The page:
Teens look to cast iron art

Jack Debree of Lackawanna Trail High School, David Truitt, a homeschooled  Factoryville student, Nathaniel Barbolish of Lackawanna Trail, Keegan Ficcaro of Mountain View, and graduate instructor Jim Gallagher teacher finish constructing their iron molds. STAFF PHOTO/PAT FARNELLI

Jack Debree of Lackawanna Trail High School, David Truitt, a homeschooled Factoryville student, Nathaniel Barbolish of Lackawanna Trail, Keegan Ficcaro of Mountain View, and graduate instructor Jim Gallagher teacher finish constructing their iron molds. STAFF PHOTO/PAT FARNELLI

BY PAT FARNELLI

High school students from Wyoming and Susquehanna Counties will pour hot molten iron into handmade molds this weekend at the Arts on Fire event this weekend at the Scranton Iron Works.

Teens from Lackawanna Trail, Mountain View, PATH, and Elk Lake will set the night ablaze Friday, Saturday, and Sunday at the historic Scranton Iron Works, watching molten iron turn to steel before their eyes.

In preparation, they are getting their hands dirty in the most elemental and earthy materials, forming sculpture from wax and clay, cow dung and iron, using ancient methods as well as those of the industrial revolution. Odors of cooking coke, melting paraffin and wax, and clay slurry permeate the sculpture studio and the outdoor forge patio as students eagerly embrace the chance to use materials beyond their reach in public school, in a highly creative venue.

Some of the teens have poured iron before.

Others are momentarily repelled by the dry, ground manure they stir into clay slip to encapsulate their wax sculptures. Then they plunge their hand into the bran-like porridge and grab their first fistful.
The greenish brown slab wax is hard, and resists modeling until warmed in hot water or stroked with the point of a heated soldering iron.

Inside the art studio at Keystone College, LaAnna Farnelli of Elk Lake, Liz Ratchford, Keystone College staff, and Kodi Rozanski use soldering irons and hot water to model their wax forms to be cast in iron at the Arts on Fire event. STAFF PHOTO/PAT FARNELLI

Inside the art studio at Keystone College, LaAnna Farnelli of Elk Lake, Liz Ratchford, Keystone College staff, and Kodi Rozanski use soldering irons and hot water to model their wax forms to be cast in iron at the Arts on Fire event. STAFF PHOTO/PAT FARNELLI

First, you wrestle your wax into submission. Then, you wrap it in a dung/clay capsule on a stem which channels the hot iron into the space formerly occupied by the wax form. The wax melts away, leaving the earthy form to mold the fiery iron. Last, you break away the extraneous parts of the form to reveal the small iron artifact you have made with your own hands.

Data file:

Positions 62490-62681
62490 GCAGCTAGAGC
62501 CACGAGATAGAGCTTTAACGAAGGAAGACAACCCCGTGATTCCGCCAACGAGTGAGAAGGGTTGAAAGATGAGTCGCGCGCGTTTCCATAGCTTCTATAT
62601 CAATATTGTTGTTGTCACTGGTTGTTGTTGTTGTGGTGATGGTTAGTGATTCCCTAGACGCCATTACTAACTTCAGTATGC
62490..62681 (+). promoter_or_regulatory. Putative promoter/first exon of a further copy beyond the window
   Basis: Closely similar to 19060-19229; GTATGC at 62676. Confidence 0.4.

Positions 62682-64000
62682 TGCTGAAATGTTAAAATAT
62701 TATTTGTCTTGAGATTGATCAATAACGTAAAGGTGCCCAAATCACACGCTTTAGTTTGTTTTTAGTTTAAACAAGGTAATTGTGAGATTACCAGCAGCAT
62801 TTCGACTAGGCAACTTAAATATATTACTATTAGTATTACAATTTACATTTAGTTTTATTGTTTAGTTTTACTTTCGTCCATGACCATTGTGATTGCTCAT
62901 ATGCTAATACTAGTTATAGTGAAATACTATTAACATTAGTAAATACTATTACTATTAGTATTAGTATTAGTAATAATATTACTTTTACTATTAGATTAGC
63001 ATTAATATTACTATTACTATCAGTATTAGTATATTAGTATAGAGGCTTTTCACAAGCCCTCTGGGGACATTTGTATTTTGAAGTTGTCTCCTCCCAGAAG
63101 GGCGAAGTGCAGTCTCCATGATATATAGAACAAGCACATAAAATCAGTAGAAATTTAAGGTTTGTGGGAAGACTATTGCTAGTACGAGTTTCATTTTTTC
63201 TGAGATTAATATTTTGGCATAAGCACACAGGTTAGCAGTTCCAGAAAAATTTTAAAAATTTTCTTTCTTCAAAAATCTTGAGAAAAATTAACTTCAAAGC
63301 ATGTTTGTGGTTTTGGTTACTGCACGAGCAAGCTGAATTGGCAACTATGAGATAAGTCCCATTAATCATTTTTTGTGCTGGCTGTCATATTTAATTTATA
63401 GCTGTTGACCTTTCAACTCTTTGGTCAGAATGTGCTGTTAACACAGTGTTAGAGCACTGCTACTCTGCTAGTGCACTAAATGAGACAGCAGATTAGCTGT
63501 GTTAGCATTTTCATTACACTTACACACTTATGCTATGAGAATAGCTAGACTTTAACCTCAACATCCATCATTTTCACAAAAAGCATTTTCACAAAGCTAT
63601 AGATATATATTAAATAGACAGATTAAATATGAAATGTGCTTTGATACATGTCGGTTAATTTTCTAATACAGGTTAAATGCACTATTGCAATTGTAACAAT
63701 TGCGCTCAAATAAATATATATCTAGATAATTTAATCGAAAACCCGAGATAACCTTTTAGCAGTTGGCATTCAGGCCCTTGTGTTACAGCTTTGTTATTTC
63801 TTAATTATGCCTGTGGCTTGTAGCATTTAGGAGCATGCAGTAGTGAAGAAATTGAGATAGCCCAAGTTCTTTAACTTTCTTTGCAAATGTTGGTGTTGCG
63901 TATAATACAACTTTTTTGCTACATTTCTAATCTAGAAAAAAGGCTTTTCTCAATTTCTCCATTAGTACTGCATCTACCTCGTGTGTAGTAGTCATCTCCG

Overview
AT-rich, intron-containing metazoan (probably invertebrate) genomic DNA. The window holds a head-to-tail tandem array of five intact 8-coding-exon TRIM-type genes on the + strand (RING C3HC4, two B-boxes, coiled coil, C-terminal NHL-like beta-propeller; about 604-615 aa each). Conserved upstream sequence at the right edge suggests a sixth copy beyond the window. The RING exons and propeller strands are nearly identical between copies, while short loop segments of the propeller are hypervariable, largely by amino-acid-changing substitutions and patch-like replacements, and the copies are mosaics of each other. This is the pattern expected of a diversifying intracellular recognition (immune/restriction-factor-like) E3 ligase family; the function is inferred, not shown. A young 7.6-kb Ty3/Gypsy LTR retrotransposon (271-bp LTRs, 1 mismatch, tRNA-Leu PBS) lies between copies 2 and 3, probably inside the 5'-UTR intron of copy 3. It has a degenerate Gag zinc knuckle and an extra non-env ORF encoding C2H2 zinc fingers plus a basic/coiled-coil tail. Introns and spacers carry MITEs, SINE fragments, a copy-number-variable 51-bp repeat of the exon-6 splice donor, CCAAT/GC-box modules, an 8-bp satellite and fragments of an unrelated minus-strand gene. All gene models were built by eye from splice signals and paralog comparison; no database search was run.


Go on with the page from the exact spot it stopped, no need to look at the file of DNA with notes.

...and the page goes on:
That is not the limit to the creative experience, however. A forge waits outside, offering a chance to pick up blacksmithing skills. Clay molds can be built to make larger cast iron sculptures, and there are no limits.

Keystone Iron Works is an 8-week ARTS Engage! casting iron workshop program for high school students run by Keystone College.

The program culminates in a Friday night iron pour and Sunday community pour at the Scranton Iron Furnaces as part of the Arts on Fire Festival.

Students work directly with skilled visiting sculptors and faculty from Keystone College to learn the art of cast iron sculpture, including sculpting a clay positive, making and assembling a mold, preparing the furnace, melting and pouring the iron.

Kodi Rozanski of Lackawanna Trail is casting a 250-pound iron jack, like the pointy metal game piece you scoop into your hand at the bounce of a rubber ball.

Accepted at Keystone this fall, she enthuses at the chance to work with hot molten metal with no limitations, no judgment.

“My mold will weigh more than 1,000 pounds, that is why we have this rig to hoist it,” she said.

Keegan Ficcaro says that he was told of the workshop by his art teacher, George Barbolish of Mountain View High School.

Barbolish’s son Nathaniel, a Lackawanna Trail student, is also a participating artist.

Ficcaro looms over his tiny wax figure, scheming how to channel the hot iron to his bidding like a mythical Norse god.

“I really look forward to using such elemental materials,” he said.

“They call me Cloud,” one student proffers as he hoists his clay mold to the work table.

David Truitt, a homeschooled senior from Factoryville, wields ancient implements at the forge after setting aside his iron mold.

He says the iron workshop is a huge switch from his studies or his role as junior Factoryville Borough councilman.

“Here, I’m an artist, an artisan,” he said.

The students cook bituminous coal into coke on the forge, saturating the sulfurous ash with water so that it can be shaped into a sort of beehive oven above the red hot coals.

Art teacher Nikki Moser of Keystone said that the Arts on Fire event was conceived as an industrial art festival by about 20 different program representatives around the table, including the Steamtown Historical Site, the Lackawanna Coal Mine, the Iron Works, and the Keystone art department.

On Friday night, the iron furnaces and Bessemer converter will be fired up at the “Fire at the Furnace” fundraiser event, at 159 Cedar Street in Scranton between 8 and 11 p.m.

Tickets to Friday’s event are $15 in advance and $20 at the gate, with children under 12 free. The Saturday and Sunday festival is free to the public.